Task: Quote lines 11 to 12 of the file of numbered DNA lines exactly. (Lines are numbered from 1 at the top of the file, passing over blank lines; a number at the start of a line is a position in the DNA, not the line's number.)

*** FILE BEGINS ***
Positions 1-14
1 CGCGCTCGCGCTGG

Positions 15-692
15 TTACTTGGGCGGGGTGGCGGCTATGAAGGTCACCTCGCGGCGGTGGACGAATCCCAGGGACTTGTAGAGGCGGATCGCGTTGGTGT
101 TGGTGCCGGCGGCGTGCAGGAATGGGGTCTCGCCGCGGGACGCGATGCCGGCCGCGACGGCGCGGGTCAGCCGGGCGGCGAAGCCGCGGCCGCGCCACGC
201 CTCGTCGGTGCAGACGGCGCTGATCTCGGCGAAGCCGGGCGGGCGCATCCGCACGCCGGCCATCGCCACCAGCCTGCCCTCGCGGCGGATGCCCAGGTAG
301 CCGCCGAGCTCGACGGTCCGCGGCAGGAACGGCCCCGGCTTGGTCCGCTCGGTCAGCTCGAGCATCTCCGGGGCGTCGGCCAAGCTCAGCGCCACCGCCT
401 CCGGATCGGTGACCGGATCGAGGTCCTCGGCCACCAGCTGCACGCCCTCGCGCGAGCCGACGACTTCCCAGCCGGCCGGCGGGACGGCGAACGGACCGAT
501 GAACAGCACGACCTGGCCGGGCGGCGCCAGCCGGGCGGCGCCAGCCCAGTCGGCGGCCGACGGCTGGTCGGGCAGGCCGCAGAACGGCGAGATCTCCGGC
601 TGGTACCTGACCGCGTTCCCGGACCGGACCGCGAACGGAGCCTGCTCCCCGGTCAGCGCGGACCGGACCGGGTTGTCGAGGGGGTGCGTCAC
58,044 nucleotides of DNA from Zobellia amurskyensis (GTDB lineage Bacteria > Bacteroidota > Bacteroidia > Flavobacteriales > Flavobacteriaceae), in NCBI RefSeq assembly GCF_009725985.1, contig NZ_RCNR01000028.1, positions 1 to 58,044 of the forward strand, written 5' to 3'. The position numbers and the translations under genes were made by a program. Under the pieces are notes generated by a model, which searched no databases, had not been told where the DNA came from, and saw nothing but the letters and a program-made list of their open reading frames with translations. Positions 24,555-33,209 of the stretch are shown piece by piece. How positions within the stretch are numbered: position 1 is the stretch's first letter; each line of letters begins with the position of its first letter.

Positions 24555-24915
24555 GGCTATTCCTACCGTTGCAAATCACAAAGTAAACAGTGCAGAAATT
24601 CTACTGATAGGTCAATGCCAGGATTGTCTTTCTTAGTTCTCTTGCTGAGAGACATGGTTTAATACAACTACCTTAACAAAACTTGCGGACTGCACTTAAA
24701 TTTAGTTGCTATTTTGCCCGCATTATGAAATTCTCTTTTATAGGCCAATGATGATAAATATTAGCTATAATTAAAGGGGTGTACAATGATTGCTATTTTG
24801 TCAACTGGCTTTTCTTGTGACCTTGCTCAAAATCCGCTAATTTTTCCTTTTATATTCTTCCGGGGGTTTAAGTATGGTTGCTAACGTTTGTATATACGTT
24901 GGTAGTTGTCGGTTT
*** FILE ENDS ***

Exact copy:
58,044 nucleotides of DNA from Zobellia amurskyensis (GTDB lineage Bacteria > Bacteroidota > Bacteroidia > Flavobacteriales > Flavobacteriaceae), in NCBI RefSeq assembly GCF_009725985.1, contig NZ_RCNR01000028.1, positions 1 to 58,044 of the forward strand, written 5' to 3'. The position numbers and the translations under genes were made by a program. Under the pieces are notes generated by a model, which searched no databases, had not been told where the DNA came from, and saw nothing but the letters and a program-made list of their open reading frames with translations. Positions 24,555-33,209 of the stretch are shown piece by piece. How positions within the stretch are numbered: position 1 is the stretch's first letter; each line of letters begins with the position of its first letter.

Positions 24555-24915